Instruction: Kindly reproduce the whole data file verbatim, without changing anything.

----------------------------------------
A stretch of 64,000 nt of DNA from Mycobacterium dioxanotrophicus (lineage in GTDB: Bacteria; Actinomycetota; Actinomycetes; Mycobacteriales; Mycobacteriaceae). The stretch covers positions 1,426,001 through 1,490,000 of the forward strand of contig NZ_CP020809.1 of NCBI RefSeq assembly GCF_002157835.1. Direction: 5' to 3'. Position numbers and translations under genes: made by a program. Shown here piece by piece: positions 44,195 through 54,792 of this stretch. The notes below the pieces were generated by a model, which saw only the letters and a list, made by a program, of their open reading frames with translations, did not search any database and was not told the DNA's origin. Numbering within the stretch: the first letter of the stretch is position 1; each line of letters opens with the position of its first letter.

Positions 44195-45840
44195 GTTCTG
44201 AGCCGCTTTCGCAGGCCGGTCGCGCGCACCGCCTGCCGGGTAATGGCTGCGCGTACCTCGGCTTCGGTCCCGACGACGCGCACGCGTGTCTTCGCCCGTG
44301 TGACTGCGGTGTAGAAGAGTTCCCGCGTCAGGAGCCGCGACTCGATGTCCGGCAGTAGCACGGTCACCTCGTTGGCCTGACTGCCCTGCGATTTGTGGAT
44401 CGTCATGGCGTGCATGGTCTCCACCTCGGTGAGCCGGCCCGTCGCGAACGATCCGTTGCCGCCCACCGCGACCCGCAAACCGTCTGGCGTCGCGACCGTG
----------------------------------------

A stretch of 64,000 nt of DNA from Mycobacterium dioxanotrophicus (lineage in GTDB: Bacteria; Actinomycetota; Actinomycetes; Mycobacteriales; Mycobacteriaceae). The stretch covers positions 1,426,001 through 1,490,000 of the forward strand of contig NZ_CP020809.1 of NCBI RefSeq assembly GCF_002157835.1. Direction: 5' to 3'. Position numbers and translations under genes: made by a program. Shown here piece by piece: positions 44,195 through 54,792 of this stretch. The notes below the pieces were generated by a model, which saw only the letters and a list, made by a program, of their open reading frames with translations, did not search any database and was not told the DNA's origin. Numbering within the stretch: the first letter of the stretch is position 1; each line of letters opens with the position of its first letter.

Positions 44195-45840
44195 GTTCTG
44201 AGCCGCTTTCGCAGGCCGGTCGCGCGCACCGCCTGCCGGGTAATGGCTGCGCGTACCTCGGCTTCGGTCCCGACGACGCGCACGCGTGTCTTCGCCCGTG
44301 TGACTGCGGTGTAGAAGAGTTCCCGCGTCAGGAGCCGCGACTCGATGTCCGGCAGTAGCACGGTCACCTCGTTGGCCTGACTGCCCTGCGATTTGTGGAT
44401 CGTCATGGCGTGCATGGTCTCCACCTCGGTGAGCCGGCCCGTCGCGAACGATCCGTTGCCGCCCACCGCGACCCGCAAACCGTCTGGCGTCGCGACCGTG